Allegations: Alaska is a dumping ground for predator priests

A long-simmering story has burst into the open with the filing of a lawsuit alleging that the Jesuit order used Alaska as a “dumping ground” for abusive priests. According to coverage in the Anchorage Daily News, this week’s lawsuit is on behalf of 35 men and eight women, and another one is in the works with another 60 or so victims.
Sex abuse lawsuits aren’t new, but this case exposes one of the ugliest aspects of the scandal:

The new suit contends that pedophile priests unsuited to serve anywhere else were dumped on Alaska and put in remote villages with little or no law enforcement, making it virtually impossible for anyone to report them.
There was a calculated effort at the highest levels of the Jesuit order to “‘dump’ these ‘problem priests’ in a location in which the priests could avoid detection and continued to sexually abuse countless Native children,” the suit says.
Problem priests from seven Jesuit provinces in the United States as well as four other countries ended up in the rural villages, mostly in Western Alaska, [attorney Patrick] Wall said. “They were specifically targeting the Athabascan and the Yup’ik cultures, because they wouldn’t talk,” he said in a telephone interview Wednesday.


Whatever the merits of specific allegations (many people and the new head of the order are named, in the kind of blanket indictment typical of such a suit) this case underscores two points:
One, that religious orders are unique in their autonomy from ordinary church (or Roman) oversight. That has benefited the church in many cases, but worked against the church in this case. You can’t easily pin this phenomenon on “the Vatican.” But there does need to be closer oversight of the orders on the sex abuse issue, as they are not under the same level of inspection as the U.S. dioceses (whatever one thinks of the Charter, it is a powerful tool and has been effective in many respects).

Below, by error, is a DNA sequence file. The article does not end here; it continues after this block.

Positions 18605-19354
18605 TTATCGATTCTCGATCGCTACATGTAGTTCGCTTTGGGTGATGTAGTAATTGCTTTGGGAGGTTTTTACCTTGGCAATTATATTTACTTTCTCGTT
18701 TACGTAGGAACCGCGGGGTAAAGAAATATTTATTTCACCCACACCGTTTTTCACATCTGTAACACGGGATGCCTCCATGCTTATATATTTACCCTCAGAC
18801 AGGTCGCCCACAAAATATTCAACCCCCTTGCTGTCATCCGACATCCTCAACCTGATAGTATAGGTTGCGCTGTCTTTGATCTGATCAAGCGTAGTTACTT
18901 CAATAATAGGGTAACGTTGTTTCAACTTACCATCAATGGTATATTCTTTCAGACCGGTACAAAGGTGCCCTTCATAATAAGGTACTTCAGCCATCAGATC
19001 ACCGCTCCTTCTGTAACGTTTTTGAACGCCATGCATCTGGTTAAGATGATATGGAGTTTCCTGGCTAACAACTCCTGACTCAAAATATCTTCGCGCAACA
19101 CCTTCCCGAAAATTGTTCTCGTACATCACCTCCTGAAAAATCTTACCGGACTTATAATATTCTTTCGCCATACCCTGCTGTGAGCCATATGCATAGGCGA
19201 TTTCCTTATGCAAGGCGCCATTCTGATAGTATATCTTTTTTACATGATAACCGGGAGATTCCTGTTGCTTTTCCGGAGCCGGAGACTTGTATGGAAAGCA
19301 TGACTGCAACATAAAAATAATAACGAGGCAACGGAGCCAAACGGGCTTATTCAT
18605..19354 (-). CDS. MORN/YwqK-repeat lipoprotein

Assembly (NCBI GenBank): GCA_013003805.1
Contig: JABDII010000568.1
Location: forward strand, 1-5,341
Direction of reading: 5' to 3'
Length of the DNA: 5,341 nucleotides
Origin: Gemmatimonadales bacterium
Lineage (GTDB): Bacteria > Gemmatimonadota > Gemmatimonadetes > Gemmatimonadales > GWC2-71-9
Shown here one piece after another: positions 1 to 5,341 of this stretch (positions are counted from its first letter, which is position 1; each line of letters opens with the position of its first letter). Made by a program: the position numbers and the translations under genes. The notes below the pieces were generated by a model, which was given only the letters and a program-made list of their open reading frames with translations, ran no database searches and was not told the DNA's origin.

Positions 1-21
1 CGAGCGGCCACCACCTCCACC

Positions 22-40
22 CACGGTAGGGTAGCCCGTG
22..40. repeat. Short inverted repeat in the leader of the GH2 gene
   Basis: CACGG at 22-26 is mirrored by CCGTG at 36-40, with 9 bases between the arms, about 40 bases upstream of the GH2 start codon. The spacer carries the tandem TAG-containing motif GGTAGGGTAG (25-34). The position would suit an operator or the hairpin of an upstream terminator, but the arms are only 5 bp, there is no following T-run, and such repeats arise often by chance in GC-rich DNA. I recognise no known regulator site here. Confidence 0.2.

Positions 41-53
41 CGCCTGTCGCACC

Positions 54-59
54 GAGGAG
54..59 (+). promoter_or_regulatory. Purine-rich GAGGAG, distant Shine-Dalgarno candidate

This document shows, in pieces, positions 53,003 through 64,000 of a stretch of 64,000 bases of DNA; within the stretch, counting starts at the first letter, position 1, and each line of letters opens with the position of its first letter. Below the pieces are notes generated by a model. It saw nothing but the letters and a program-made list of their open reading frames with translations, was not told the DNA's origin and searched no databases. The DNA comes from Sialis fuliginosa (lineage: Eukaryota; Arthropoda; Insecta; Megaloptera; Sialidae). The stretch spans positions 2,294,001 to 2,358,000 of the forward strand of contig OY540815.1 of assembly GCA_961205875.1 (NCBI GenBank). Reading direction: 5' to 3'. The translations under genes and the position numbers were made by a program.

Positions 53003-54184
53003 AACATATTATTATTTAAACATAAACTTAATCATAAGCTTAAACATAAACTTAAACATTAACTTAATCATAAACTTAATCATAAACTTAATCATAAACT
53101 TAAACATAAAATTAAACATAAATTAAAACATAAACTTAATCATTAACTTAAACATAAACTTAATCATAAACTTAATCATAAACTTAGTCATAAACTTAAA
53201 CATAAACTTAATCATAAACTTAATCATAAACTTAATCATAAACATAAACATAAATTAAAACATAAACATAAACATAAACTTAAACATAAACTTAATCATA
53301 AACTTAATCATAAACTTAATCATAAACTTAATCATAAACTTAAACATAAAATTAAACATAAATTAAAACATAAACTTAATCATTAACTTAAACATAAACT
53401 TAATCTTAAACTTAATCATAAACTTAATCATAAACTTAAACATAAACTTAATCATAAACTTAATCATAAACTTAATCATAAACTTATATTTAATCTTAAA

Two, the Jesuits are not alone here. Orders everywhere, and many dioceses, used the international structure of the church to transfer “bad apples” as far away from prying eyes as possible. And that usually means inflicting them on the poorest of the poor, who are desperate and those with the least access to avenues of justice and the least motivation to try to seek justice.
The Diocese of Fairbanks is already in bankruptcy, so it looks like the main target for claims will have to be the Society of Jesus. Heartbreaking.

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Jonathan Sullivan

posted January 16, 2009 at 12:32 pm

Not a surprise. I would recommend a book inspired by the child sex abuse problems in Cardinal Law’s Boston Archdiocese, “Sex with THE Virgin Mary” is on line at When you read what Francis Cardinal George and Archbishop Wilton Gregory of the Chicago and Atlanta Archdioceses respectfully say about the novel you will understand why the Roman Catholic Church is doing its best to surpress this book.

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posted January 16, 2009 at 1:19 pm

“When the last brick of the last church falls and hits the last priest on the head and kills him, there will be safety for children in the world.”
Right, cause all the child prostitution rings in Indonesia, Thailand, and all the countries of the third world are working hand in hand with churches, aren’t they?

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posted January 16, 2009 at 3:05 pm